Cancer Causes & Control

, Volume 21, Issue 8, pp 1305–1314 | Cite as

Body mass index, effect modifiers, and risk of pancreatic cancer: a pooled study of seven prospective cohorts

  • Li Jiao
  • Amy Berrington de Gonzalez
  • Patricia Hartge
  • Ruth M. Pfeiffer
  • Yikyung Park
  • D. Michal Freedman
  • Mitchell H. Gail
  • Michael C. R. Alavanja
  • Demetrius Albanes
  • Laura E. Beane Freeman
  • Wong-Ho Chow
  • Wen-Yi Huang
  • Richard B. Hayes
  • Jane A. Hoppin
  • Bu-tian Ji
  • Michael F. Leitzmann
  • Martha S. Linet
  • Cari L. Meinhold
  • Catherine Schairer
  • Arthur Schatzkin
  • Jarmo Virtamo
  • Stephanie J. Weinstein
  • Wei Zheng
  • Rachael Z. Stolzenberg-Solomon
Original paper



To investigate whether the positive association of body mass index (BMI, kg/m2) with risk of pancreatic cancer is modified by age, sex, smoking status, physical activity, and history of diabetes.


In a pooled analysis of primary data of seven prospective cohorts including 458,070 men and 485,689 women, we identified 2,454 patients with incident pancreatic cancer during an average 6.9 years of follow-up. Cox proportional hazard regression models were used in data analysis.


In a random-effects meta-analysis, for every 5 kg/m2 increment in BMI, the summary relative risk (RR) was 1.06 (95% confidence interval (CI) 0.99–1.13) for men and 1.12 (95% CI 1.05–1.19) for women. The aggregate analysis showed that compared with normal weight (BMI: 18.5 to <25), the adjusted RR was 1.13 (95% CI 1.03–1.23) for overweight (BMI: 25 to <30) and 1.19 (95% CI 1.05–1.35) for obesity class I (BMI: 30 to <35). Tests of interactions of BMI effects by other risk factors were not statistically significant. Every 5 kg/m2 increment in BMI was associated with an increased risk of pancreatic cancer among never and former smokers, but not among current smokers (P-interaction = 0.08).


The present evidence suggests that a high BMI is an independent risk factor of pancreatic cancer.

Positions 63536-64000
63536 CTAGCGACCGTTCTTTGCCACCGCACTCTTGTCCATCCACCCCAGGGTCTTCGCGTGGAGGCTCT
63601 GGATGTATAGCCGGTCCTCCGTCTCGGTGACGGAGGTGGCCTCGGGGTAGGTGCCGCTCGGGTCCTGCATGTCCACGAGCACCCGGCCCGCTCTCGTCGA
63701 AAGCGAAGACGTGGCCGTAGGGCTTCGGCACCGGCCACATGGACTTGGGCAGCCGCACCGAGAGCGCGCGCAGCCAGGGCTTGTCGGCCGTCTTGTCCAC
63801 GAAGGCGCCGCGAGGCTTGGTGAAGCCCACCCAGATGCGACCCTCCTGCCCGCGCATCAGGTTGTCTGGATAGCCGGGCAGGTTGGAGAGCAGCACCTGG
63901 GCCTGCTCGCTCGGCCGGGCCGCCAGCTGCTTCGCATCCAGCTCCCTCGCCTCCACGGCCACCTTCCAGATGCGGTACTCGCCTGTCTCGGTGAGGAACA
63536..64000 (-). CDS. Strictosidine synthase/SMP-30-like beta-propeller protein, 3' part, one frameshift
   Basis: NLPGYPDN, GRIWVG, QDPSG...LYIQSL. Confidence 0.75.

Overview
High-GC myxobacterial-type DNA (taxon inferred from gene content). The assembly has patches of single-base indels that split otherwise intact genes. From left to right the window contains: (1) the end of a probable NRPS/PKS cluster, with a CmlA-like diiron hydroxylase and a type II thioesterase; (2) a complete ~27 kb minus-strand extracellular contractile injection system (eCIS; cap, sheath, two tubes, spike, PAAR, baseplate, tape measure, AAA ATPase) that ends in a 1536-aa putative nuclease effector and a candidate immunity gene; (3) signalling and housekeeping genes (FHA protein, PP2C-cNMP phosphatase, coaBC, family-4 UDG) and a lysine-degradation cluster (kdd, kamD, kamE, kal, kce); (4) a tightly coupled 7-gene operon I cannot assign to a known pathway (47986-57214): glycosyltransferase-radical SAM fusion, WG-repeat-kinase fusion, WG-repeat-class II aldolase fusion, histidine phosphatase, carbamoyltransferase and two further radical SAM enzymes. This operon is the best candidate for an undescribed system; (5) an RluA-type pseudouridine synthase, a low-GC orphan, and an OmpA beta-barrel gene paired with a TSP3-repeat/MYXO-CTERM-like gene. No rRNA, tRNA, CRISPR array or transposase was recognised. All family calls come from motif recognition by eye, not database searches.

Pancreatic cancer Body mass index Pooled analysis Prospective cohort Effect modification 



National Institutes of Health-AARP Diet and Health Study


Agricultural Health Study


Alpha-Tocopherol, Beta-Carotene Cancer Prevention Study


Breast Cancer Detection Demonstration Project


Body mass index


Confidence interval


National Cancer Institute-Division of Cancer Epidemiology and Genetics


Prostate, Lung, Colorectal and Ovarian Cancer Screening Trial


Standard deviation


Shanghai Women’s Health Study


Relative risk


United States Radiologic Technologists Study



The authors thank Jerome Mabie, Joe Barker, Matthew Butcher, Jeremy Miller, and Anne Taylor from the Information Management System for their help with data management.

Financial Support

The funding source of this pooled analysis is the Intramural Research Program of the National Cancer Institute, Division of Cancer Epidemiology and Genetics; and National Institute of Environment Health Sciences, Epidemiology Branch, National Institutes of Health.

Conflict of Interest

No conflict of interest is declared.


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Copyright information

© US Government 2010

Authors and Affiliations

  • Li Jiao
    • 1
    • 6
  • Amy Berrington de Gonzalez
    • 1
  • Patricia Hartge
    • 1
  • Ruth M. Pfeiffer
    • 1
  • Yikyung Park
    • 1
  • D. Michal Freedman
    • 1
  • Mitchell H. Gail
    • 1
  • Michael C. R. Alavanja
    • 1
  • Demetrius Albanes
    • 1
  • Laura E. Beane Freeman
    • 1
  • Wong-Ho Chow
    • 1
  • Wen-Yi Huang
    • 1
  • Richard B. Hayes
    • 1
  • Jane A. Hoppin
    • 2
  • Bu-tian Ji
    • 1
  • Michael F. Leitzmann
    • 3
  • Martha S. Linet
    • 1
  • Cari L. Meinhold
    • 1
  • Catherine Schairer
    • 1
  • Arthur Schatzkin
    • 1
  • Jarmo Virtamo
    • 4
  • Stephanie J. Weinstein
    • 1
  • Wei Zheng
    • 5
  • Rachael Z. Stolzenberg-Solomon
    • 1
  1. 1.Division of Cancer Epidemiology and GeneticsNational Cancer Institute, National Institutes of HealthBethesdaUSA
  2. 2.Epidemiology BranchNational Institute of Environmental Health Sciences, National Institutes of HealthResearch Triangle ParkUSA
  3. 3.Department of Epidemiology and Preventive MedicineRegensburg University Medical CenterRegensburgGermany
  4. 4.Department of Chronic Disease PreventionNational Institute for Health and WelfareHelsinkiFinland
  5. 5.Division of EpidemiologyVanderbilt University Medical CenterNashvilleUSA
  6. 6.Department of MedicineBaylor College of MedicineHoustonUSA

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